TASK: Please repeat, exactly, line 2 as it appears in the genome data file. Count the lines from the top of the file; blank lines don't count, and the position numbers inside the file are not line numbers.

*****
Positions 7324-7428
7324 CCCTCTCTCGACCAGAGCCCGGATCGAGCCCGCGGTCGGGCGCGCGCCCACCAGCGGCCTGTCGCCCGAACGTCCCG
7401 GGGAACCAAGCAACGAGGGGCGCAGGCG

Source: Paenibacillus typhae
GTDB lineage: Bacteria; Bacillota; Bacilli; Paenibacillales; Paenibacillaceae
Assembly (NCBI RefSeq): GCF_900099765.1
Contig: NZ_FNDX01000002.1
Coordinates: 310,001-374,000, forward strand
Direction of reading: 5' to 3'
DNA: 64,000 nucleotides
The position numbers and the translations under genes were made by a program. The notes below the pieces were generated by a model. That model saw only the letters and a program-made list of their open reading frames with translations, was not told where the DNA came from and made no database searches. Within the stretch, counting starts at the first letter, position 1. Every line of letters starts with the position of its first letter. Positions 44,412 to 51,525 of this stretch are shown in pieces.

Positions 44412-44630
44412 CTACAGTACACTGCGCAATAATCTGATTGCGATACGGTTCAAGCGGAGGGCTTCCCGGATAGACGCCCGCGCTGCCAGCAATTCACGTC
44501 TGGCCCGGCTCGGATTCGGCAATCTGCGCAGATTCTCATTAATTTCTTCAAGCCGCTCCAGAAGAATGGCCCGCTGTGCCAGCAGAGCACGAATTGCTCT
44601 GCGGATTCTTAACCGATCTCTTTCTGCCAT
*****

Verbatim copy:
7324 CCCTCTCTCGACCAGAGCCCGGATCGAGCCCGCGGTCGGGCGCGCGCCCACCAGCGGCCTGTCGCCCGAACGTCCCG